After historic hearing, panel to issue subpoenas to oil companies
House of Oversight and Reform Speaker Carolyn Maloney said yesterday that she intended to subpoena four major oil companies and two commercial organizations for documents and communications in connection with the its committee’s investigation into climate disinformation.
The subpoenas, which are expected to be officially issued in the coming days, would be a major step, extending the scope of a congressional inquiry into the fossil fuel industry that could last until next year.
“I see no choice but to continue our committee’s investigation until we see the truth,” Maloney (DN.Y.) said at the end of a high-profile hearing with executives of Big Oil and commercial groups.
Democrats had requested a huge amount of internal documents from Exxon Mobil Corp., BP America Inc., Shell Oil Co., Chevron Corp., the American Petroleum Institute and the American Chamber of Commerce, whose top executives virtually appeared before committee and offered hours of testimony yesterday.
The committee initially requested documents by September 30 (Green wire, September 16). When companies did not fully comply, Maloney said, they were warned the panel would take further action if they did not produce enough documents before yesterday’s hearing.
“Unfortunately, none of the six entities can produce the substantial part of the key documents requested by the committee,” said Maloney. “Instead, they produced tons of other materials, many of which were publicly available.”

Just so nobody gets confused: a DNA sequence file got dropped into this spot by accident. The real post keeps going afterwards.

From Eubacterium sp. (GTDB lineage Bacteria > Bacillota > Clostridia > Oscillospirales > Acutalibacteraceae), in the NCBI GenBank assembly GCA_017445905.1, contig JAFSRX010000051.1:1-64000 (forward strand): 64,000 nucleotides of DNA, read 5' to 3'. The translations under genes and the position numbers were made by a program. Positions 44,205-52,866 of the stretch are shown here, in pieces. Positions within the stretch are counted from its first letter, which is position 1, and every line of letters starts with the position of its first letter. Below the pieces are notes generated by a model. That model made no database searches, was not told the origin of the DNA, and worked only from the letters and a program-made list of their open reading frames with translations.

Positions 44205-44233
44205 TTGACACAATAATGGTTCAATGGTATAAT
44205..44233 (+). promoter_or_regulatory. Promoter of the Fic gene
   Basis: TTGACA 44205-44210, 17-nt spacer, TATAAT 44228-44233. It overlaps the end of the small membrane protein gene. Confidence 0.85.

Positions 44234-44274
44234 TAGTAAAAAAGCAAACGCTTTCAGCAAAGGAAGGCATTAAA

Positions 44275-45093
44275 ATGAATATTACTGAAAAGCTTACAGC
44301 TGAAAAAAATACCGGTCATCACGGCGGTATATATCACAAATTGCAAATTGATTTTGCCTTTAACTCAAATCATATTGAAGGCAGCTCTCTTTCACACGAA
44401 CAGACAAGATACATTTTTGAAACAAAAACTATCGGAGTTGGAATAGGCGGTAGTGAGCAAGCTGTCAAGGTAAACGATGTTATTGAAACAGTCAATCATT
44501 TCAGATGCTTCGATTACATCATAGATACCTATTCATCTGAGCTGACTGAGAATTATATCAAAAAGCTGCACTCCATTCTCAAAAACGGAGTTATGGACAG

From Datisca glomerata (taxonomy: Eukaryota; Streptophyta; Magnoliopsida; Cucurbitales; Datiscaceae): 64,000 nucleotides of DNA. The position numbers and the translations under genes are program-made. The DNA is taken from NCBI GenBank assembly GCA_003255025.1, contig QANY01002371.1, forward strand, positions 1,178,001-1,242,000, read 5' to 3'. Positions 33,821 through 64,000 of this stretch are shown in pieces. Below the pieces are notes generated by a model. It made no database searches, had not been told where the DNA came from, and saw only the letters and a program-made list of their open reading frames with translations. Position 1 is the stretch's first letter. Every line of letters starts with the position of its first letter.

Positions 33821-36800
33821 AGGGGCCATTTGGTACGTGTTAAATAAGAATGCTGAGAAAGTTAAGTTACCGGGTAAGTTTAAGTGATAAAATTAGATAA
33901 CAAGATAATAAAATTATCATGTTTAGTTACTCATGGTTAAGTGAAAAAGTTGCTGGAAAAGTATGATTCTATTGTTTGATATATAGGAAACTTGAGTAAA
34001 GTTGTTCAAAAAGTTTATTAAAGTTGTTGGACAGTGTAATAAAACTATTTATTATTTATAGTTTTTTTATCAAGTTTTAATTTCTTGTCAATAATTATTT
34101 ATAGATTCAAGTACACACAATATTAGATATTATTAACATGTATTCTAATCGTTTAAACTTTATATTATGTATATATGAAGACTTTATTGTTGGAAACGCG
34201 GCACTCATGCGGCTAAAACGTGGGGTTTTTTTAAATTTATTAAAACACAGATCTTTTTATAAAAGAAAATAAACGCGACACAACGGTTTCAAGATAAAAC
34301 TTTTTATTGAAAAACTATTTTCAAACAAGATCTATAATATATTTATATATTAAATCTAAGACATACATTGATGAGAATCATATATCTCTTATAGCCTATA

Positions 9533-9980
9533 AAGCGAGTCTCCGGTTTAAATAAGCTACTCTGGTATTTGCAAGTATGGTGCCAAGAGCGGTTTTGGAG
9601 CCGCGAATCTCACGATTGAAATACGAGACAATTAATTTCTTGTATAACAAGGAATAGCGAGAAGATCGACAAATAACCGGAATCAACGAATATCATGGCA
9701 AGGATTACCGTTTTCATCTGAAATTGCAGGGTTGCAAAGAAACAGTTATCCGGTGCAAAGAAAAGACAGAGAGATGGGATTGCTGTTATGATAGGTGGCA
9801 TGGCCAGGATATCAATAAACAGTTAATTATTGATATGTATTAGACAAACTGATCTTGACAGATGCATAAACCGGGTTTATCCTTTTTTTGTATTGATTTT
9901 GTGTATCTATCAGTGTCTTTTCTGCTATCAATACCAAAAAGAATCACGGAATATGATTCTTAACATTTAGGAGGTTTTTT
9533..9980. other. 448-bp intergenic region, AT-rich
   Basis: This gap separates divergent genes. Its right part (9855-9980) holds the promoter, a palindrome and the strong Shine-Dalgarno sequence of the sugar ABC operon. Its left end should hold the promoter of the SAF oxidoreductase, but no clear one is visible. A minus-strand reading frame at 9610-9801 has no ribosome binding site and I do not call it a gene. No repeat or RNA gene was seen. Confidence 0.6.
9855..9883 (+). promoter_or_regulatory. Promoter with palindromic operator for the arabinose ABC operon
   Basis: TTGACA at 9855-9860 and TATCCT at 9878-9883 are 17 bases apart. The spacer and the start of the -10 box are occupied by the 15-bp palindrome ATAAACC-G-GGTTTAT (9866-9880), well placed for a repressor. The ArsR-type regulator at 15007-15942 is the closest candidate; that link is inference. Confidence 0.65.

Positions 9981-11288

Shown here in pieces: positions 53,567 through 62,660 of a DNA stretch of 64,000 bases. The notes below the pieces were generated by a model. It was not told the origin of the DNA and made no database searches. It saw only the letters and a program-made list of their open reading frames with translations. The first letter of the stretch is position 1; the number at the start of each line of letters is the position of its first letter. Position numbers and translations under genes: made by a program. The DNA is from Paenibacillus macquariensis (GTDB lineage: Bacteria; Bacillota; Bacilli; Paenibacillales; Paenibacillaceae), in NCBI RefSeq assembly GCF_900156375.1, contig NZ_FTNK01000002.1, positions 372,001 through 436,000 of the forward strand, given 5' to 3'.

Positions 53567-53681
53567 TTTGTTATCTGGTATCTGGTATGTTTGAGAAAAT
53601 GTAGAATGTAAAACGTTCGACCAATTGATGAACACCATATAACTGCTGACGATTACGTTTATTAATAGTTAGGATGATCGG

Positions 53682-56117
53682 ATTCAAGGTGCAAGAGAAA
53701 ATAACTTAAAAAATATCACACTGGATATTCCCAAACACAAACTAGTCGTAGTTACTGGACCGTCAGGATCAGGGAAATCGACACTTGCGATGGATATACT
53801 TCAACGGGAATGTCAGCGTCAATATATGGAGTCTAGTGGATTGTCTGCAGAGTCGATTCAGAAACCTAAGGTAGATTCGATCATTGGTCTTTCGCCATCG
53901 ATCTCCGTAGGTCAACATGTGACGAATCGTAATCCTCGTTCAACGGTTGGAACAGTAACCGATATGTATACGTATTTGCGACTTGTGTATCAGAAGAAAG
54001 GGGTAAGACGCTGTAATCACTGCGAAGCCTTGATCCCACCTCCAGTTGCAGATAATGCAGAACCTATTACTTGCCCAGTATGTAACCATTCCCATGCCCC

The companies, Maloney said, offered thousands of pages – but not the kind of closed-door information on climate science and the funding of disinformation Democrats were looking for.
“One entity sent out 1,500 printed pages from its own website, accessible to the public, as well as 4,000 newsletter pages filled with industry press releases,” said Maloney. “Others have sent us thousands of pages of publicly available annual reports and company posts on Facebook and LinkedIn.
Businesses, in general, rebuffed the idea that they were not providing lawmakers with enough information, and during the hearing denied any role in promoting disinformation about climate change.
Senior committee member James Comer (R-Ky.) Defended the companies and opposed the announcement of Maloney’s subpoena, noting that they had produced more than 100,000 documents and qualifying that of “violation of their First Amendment rights.”
“This is the Committee for Oversight and Government Reform,” Comer said, referring to the group’s official name when Republicans controlled the House. “We are supposed to focus on waste, fraud and abuse in the federal bureaucracy. “
“Well, I don’t agree,” replied Maloney, hitting the gavel to end the hearing.
“They are obviously lying”
Democrats had presented the hearing as a record for Big Oil just like the 1994 Congressional hearing with the most important figures of the big tobacco companies, when the executives falsely claimed that nicotine does not create addiction. It was a comparison that lawmakers made several times yesterday.
Perhaps the most tense exchange at the six o’clock hearing came when Maloney suggested that Exxon CEO Darren Woods was lying under oath (Green wire, October 28).
Maloney asked the Exxon chief about a speech given in 1997 by former Exxon CEO Lee Raymond, raising concerns about the Kyoto Protocol. Raymond asserted that “the dossier of the alleged global warming is far from being hermetic”. Exxon’s own scientists had told company executives some 20 years earlier that “there is general scientific agreement that the most likely way humanity influences the global climate is carbon dioxide. released by burning fossil fuels “.
But Woods said Raymond’s claim was “aligned with the consensus of the scientific community” at the time, and that society’s views had “evolved and developed” with science.